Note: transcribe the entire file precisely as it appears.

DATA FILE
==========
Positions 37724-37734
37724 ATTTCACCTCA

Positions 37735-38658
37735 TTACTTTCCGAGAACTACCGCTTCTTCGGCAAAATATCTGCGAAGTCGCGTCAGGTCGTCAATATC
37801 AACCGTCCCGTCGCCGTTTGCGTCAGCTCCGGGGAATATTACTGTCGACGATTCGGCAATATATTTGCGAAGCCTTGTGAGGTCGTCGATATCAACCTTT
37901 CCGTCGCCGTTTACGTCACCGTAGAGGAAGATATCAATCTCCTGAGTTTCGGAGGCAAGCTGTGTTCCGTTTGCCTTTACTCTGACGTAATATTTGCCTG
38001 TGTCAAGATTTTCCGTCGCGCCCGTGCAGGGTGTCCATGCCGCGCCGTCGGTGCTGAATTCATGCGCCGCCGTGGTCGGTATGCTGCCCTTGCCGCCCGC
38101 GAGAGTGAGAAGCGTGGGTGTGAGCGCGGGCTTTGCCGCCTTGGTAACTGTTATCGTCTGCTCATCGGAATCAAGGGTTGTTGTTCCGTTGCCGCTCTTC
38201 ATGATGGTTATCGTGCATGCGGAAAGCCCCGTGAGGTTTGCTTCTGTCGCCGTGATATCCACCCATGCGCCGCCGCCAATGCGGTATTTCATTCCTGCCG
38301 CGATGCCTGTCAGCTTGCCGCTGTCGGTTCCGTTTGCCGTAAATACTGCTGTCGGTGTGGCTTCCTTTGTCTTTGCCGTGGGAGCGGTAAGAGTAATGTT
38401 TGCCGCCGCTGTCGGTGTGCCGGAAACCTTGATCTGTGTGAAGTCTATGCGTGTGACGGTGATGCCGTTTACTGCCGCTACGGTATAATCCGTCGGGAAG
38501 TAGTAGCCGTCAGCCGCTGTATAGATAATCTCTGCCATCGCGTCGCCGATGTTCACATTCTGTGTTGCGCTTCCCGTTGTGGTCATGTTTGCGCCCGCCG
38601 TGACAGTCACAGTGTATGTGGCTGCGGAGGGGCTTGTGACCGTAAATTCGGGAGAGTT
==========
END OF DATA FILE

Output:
Positions 37724-37734
37724 ATTTCACCTCA

Positions 37735-38658
37735 TTACTTTCCGAGAACTACCGCTTCTTCGGCAAAATATCTGCGAAGTCGCGTCAGGTCGTCAATATC
37801 AACCGTCCCGTCGCCGTTTGCGTCAGCTCCGGGGAATATTACTGTCGACGATTCGGCAATATATTTGCGAAGCCTTGTGAGGTCGTCGATATCAACCTTT
37901 CCGTCGCCGTTTACGTCACCGTAGAGGAAGATATCAATCTCCTGAGTTTCGGAGGCAAGCTGTGTTCCGTTTGCCTTTACTCTGACGTAATATTTGCCTG
38001 TGTCAAGATTTTCCGTCGCGCCCGTGCAGGGTGTCCATGCCGCGCCGTCGGTGCTGAATTCATGCGCCGCCGTGGTCGGTATGCTGCCCTTGCCGCCCGC
38101 GAGAGTGAGAAGCGTGGGTGTGAGCGCGGGCTTTGCCGCCTTGGTAACTGTTATCGTCTGCTCATCGGAATCAAGGGTTGTTGTTCCGTTGCCGCTCTTC
38201 ATGATGGTTATCGTGCATGCGGAAAGCCCCGTGAGGTTTGCTTCTGTCGCCGTGATATCCACCCATGCGCCGCCGCCAATGCGGTATTTCATTCCTGCCG
38301 CGATGCCTGTCAGCTTGCCGCTGTCGGTTCCGTTTGCCGTAAATACTGCTGTCGGTGTGGCTTCCTTTGTCTTTGCCGTGGGAGCGGTAAGAGTAATGTT
38401 TGCCGCCGCTGTCGGTGTGCCGGAAACCTTGATCTGTGTGAAGTCTATGCGTGTGACGGTGATGCCGTTTACTGCCGCTACGGTATAATCCGTCGGGAAG
38501 TAGTAGCCGTCAGCCGCTGTATAGATAATCTCTGCCATCGCGTCGCCGATGTTCACATTCTGTGTTGCGCTTCCCGTTGTGGTCATGTTTGCGCCCGCCG
38601 TGACAGTCACAGTGTATGTGGCTGCGGAGGGGCTTGTGACCGTAAATTCGGGAGAGTT